Airbus Has A Different Approach In Tackling The Issue Of Autonomous Mobility
How does an autonomous flying car sound?by Kirby Garlitos, on
Aviation company Airbus is known largely for its airplanes – the Airbus A380, in particular, is the world’s largest passenger aircraft – so there must be a really good reason why the company can be excused for finding its way into an automotive website like ours. Well, the reason is valid, if not a little exciting depending on how much ambition Airbus really has.
See, the concept images you see here are more than just imaginative prototypes from an artist with far too much free time on his hands. These images actually come from Airbus and it’s part of the company’s newly formed Urban Air Mobility division that’s looking into different concepts that are catered towards imagining what an actual autonomous flying car could turn into. Don’t laugh. The aviation company is dead serious about it, so says its own CEO Tom Enders, who let his plans be known at the DLD digital tech conference in Munich.
"One hundred years ago, urban transport went underground, now we have the technological wherewithal to go above ground," Enders said, before adding that all things considered, Airbus could have a demonstration vehicle for single-person transport by the end of 2017. Yup. That’s this year. A flying autonomous car has the chance to go for an experimental flight if Airbus really works at it.
"We are in an experimentation phase, we take this development very seriously," Enders added. "With flying, you don’t need to pour billions into concrete bridges and roads."
Hard as it is to imagine a world where Jetsonian-like technology is actually becoming a real thing, or is in the process of becoming a real thing depending on how far technological developments go, a sliver of hope can peer through that seemingly daunting task if companies like Airbus really make an effort in making the most of these new technologies.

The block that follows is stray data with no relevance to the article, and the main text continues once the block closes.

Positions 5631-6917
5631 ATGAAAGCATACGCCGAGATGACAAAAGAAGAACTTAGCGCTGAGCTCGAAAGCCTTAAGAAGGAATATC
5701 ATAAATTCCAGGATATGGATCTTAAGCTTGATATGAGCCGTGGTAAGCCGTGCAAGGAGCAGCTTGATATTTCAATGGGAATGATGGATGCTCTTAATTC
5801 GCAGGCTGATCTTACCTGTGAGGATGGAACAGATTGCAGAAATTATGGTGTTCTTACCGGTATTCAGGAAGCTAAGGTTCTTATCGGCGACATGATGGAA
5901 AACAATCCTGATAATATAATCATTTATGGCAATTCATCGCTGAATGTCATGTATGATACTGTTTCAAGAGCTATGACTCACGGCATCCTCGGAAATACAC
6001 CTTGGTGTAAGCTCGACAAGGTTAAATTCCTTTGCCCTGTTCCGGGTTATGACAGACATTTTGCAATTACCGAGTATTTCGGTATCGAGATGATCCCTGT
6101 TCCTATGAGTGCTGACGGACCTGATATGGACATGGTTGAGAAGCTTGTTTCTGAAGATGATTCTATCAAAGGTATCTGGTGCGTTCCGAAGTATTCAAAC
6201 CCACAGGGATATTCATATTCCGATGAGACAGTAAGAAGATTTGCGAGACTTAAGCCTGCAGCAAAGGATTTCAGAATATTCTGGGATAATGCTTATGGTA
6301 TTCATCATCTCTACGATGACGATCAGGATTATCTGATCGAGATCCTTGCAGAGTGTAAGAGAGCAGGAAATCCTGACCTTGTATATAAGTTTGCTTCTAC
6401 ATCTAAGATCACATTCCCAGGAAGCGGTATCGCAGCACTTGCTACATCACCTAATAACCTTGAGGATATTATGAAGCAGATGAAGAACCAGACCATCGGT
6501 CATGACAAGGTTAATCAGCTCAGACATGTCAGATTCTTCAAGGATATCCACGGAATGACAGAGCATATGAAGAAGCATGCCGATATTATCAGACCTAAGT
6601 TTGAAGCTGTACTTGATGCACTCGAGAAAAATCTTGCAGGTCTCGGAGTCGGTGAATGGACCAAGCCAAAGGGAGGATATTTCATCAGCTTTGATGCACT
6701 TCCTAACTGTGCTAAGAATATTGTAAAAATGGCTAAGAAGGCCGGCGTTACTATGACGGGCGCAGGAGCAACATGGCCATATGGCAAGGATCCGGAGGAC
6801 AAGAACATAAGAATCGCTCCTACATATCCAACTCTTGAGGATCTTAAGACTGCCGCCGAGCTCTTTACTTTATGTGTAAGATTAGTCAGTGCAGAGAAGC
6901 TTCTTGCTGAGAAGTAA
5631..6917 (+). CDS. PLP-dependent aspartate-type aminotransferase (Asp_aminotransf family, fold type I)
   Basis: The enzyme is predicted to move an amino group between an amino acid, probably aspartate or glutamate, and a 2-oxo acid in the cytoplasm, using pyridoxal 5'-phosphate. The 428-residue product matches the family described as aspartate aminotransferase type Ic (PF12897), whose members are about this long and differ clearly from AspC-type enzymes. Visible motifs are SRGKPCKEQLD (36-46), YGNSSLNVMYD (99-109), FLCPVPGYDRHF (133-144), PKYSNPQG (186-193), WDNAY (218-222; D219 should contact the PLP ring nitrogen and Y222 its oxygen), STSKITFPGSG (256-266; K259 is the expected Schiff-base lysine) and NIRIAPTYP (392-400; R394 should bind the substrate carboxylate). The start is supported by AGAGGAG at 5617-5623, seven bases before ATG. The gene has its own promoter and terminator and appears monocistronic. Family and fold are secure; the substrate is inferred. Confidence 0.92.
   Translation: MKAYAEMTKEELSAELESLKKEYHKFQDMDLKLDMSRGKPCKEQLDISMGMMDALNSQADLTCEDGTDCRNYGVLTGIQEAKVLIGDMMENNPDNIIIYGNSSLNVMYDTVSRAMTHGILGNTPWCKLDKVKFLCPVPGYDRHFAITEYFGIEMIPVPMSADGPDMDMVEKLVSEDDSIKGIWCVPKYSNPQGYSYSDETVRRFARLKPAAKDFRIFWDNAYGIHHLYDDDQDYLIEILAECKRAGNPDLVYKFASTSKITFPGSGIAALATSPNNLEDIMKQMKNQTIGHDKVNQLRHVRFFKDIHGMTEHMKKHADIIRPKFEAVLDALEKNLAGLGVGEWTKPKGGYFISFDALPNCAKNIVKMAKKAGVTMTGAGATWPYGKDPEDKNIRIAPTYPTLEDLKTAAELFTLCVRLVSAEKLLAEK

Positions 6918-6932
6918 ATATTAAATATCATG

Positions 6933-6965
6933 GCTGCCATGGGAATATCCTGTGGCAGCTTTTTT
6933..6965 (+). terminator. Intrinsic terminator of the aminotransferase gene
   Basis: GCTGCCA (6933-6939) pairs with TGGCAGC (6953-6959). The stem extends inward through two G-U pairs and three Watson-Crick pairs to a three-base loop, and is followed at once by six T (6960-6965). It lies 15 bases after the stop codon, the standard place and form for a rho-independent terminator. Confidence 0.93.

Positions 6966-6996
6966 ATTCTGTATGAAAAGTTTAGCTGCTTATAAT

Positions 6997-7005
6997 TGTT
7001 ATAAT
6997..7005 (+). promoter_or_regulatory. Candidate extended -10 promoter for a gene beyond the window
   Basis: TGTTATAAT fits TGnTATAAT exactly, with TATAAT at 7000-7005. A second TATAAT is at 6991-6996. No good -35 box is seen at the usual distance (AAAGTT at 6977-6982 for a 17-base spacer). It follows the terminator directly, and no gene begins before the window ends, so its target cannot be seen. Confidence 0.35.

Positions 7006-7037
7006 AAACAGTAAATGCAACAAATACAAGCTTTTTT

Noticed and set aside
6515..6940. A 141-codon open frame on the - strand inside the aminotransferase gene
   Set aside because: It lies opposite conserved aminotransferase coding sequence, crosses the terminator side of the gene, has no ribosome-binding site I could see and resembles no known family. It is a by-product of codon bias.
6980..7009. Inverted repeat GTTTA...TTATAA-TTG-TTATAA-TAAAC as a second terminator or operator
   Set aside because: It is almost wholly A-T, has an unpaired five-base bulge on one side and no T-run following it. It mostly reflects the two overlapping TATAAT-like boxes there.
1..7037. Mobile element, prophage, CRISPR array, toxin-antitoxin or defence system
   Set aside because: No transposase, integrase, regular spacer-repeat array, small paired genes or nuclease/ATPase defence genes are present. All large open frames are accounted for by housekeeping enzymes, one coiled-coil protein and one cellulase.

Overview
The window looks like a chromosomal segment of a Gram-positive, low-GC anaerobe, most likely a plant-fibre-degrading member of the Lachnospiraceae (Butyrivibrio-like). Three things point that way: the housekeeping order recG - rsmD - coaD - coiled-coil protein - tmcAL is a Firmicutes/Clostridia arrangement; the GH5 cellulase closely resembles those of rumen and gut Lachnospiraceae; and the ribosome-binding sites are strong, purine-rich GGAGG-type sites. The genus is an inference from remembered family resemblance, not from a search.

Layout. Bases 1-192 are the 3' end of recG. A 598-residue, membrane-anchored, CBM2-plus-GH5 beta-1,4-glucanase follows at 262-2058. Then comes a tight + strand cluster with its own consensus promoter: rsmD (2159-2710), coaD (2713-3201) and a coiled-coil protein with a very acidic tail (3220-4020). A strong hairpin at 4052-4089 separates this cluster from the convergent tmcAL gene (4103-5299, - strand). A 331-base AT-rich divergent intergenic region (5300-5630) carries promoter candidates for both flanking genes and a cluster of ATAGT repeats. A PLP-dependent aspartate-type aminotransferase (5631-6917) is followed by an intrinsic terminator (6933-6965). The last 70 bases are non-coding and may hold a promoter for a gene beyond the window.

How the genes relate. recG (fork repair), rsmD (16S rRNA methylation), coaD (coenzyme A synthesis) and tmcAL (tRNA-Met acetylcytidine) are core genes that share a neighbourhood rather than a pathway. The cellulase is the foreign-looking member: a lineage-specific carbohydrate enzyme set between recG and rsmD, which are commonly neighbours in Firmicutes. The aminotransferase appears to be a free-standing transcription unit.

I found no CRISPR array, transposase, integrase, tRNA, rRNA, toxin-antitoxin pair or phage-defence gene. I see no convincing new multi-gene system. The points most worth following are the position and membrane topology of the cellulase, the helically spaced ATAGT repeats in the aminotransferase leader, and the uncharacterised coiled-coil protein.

That said, even with all this talk and the apparent “seriousness” by which Airbus is tackling these opportunities, there are a litany of hurdles that need to be cleared before such a technology can, quite literally, lift off.
It’s still nice to see that a company like Airbus is seriously looking into it. Let’s see how this one goes.
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Is it really possible?
I’ll be the first to say that this one got me excited a bit. I know, I know. The thought of a flying car, let alone that’s autonomous, has been talked about in sci-fi circles for ages. Nothing has come out of it though, which is to be expected given that the technology of autonomous cars are still in their embryonic stages themselves.
But seeing Airbus take this matter seriously is very reassuring, in large part because it’s actually one of the few companies in the world that can possibly pull this off. Heck, it even said that it plans to use these self-flying planes in a similar fashion as autonomous car-sharing fleets. Now that’s what you call forward-thinking.
Ultimately though, this is one of those instances wherein you look at what’s really possible and what’s really possible. An autonomous flying car sounds great, believe me, but until there are legitimate and seismic developments in the technologies that will make that happen, it’s best to take all of this with a grain of salt mixed in with Airbus’ hopeful ambition.
We’re rooting for you to make this happen, Airbus. You have no idea.